Brattleboro arsonist gets jail time
BRATTLEBORO -- A Brattleboro man will serve up to seven years in prison for deliberately starting a fire that spurred the evacuation of an apartment building where he was a tenant.
James Ryan, 47, initially had agreed to a deal that called for a maximum five-year sentence in connection with the July 7 fire at Lawrence Block apartments on South Main Street.
But Judge David Suntag rejected that, calling for two additional years to be added to the maximum sentence because of the severity of the crime.
"It could have really created a lot more harm than it did," Suntag told Ryan Thursday in Windham Superior Court Criminal Division. "In a lot of ways, you're lucky. Everybody's lucky."
Ryan in January had pleaded guilty to first-degree arson, reckless endangerment and providing false information to a police officer. He had been arrested within weeks of the blaze after an investigation by Brattleboro Police, Brattleboro Fire Department and state police.
Ryan reportedly told investigators he set the fire because the building's owner was taking too long to fix a leak and because he was past-due on his rent and faced eviction.
Firefighters responded to the apartments just before 6 p.m. July 7. No residents were hurt; the flames were extinguished quickly and caused relatively minor damage.
But Windham County State's Attorney Tracy Shriver noted that the apartment building is wooden, and she said Ryan acknowledged using an accelerant to feed the flames.
Also, Shriver said the fire was made more hazardous by its location.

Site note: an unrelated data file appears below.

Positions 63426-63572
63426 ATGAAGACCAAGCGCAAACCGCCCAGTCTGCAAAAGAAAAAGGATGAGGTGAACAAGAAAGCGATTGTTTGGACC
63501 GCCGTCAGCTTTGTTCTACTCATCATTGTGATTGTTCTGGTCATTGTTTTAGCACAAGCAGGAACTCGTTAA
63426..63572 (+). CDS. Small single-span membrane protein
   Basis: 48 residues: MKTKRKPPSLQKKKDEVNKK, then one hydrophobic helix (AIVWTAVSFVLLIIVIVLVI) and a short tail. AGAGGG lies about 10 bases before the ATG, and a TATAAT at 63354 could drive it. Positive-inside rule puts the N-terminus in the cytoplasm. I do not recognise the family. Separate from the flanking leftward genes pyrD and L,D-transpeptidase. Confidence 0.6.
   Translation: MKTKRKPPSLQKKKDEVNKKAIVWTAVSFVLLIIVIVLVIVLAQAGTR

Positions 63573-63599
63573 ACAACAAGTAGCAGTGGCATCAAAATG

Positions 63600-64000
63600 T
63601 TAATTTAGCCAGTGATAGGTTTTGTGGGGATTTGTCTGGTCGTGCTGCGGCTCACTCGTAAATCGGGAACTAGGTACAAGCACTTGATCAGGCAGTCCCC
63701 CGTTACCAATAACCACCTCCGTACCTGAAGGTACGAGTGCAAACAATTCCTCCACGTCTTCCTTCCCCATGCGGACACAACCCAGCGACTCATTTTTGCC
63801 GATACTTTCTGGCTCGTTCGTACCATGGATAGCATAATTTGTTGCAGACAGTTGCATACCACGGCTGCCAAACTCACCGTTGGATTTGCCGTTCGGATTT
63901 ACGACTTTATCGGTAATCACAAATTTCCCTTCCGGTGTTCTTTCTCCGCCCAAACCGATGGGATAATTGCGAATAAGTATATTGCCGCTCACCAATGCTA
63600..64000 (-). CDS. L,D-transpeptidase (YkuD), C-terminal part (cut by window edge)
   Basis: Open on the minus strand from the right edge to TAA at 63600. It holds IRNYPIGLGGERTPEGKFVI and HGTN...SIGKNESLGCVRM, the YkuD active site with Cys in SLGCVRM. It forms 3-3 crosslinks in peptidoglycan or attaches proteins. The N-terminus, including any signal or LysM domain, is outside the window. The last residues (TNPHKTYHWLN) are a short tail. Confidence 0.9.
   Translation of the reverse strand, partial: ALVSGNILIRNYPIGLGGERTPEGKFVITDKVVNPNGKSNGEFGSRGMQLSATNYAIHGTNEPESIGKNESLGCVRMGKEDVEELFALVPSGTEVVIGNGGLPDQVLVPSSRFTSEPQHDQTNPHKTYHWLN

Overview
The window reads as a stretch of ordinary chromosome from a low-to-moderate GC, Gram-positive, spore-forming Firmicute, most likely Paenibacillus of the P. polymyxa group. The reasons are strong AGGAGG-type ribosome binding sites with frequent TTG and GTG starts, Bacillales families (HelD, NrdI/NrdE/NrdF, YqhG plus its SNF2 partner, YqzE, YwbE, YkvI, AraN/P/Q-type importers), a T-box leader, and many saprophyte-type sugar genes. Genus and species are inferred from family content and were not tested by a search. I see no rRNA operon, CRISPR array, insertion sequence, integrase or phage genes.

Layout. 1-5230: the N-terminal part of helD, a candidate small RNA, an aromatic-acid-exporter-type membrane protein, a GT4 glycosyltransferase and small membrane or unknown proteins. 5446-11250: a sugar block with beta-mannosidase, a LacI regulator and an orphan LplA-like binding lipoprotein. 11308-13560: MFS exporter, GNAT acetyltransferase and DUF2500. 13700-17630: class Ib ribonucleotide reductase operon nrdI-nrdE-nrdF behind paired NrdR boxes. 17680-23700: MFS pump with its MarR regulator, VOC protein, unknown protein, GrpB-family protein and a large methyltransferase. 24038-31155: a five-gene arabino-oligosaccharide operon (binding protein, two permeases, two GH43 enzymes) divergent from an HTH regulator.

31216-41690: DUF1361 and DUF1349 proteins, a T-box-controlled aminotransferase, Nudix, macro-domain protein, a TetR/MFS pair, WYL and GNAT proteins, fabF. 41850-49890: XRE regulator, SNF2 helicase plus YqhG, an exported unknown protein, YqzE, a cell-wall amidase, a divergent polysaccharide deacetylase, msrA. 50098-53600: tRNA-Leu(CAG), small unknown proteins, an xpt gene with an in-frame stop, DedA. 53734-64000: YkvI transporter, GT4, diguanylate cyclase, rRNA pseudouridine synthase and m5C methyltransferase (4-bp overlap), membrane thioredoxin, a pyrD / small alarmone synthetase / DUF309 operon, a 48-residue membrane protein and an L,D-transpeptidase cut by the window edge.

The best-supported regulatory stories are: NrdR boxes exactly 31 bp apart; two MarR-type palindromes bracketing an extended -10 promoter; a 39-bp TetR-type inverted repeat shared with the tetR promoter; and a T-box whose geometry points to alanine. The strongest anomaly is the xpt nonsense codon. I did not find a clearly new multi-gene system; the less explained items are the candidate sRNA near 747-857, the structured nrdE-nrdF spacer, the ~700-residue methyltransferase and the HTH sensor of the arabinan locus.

"This was a multi-tenant apartment building," Shriver said. "The fire was not actually set in Mr. Ryan's apartment but above the apartment, near the main entrance and egress of the building."
It was only a quick response by Brattleboro firefighters that prevented the blaze from spreading, Shriver said.
At the same time, Shriver pointed out that Ryan has a history of mental illness and eventually cooperated with police.
Ryan's attorney, Rutland-based Chris Montgomery, also noted his client's mental-health issues.
"On top of that, he had drug and alcohol issues that clouded his judgment," Montgomery said, adding that Ryan had not been taking his medication.
Speaking just before he was sentenced, Ryan said he was "truly sorry" for setting the fire.
"I didn't expect this to happen," he said. "I did it, and this is the only way I'll be able to pay for it."
Ryan added that "I didn't ever really want to set it. I just didn't have a clear mind."
But Ryan also seemed to contradict himself when he said he thought the fire would cause more damage than it did -- an assertion that troubled the judge.
After Ryan agreed to accept the more-lengthy sentence Suntag requested, the judge said Ryan should use his time under state supervision to work through his issues.
Mike Faher can be reached at firstname.lastname@example.org or 802-254-2311, ext. 275.
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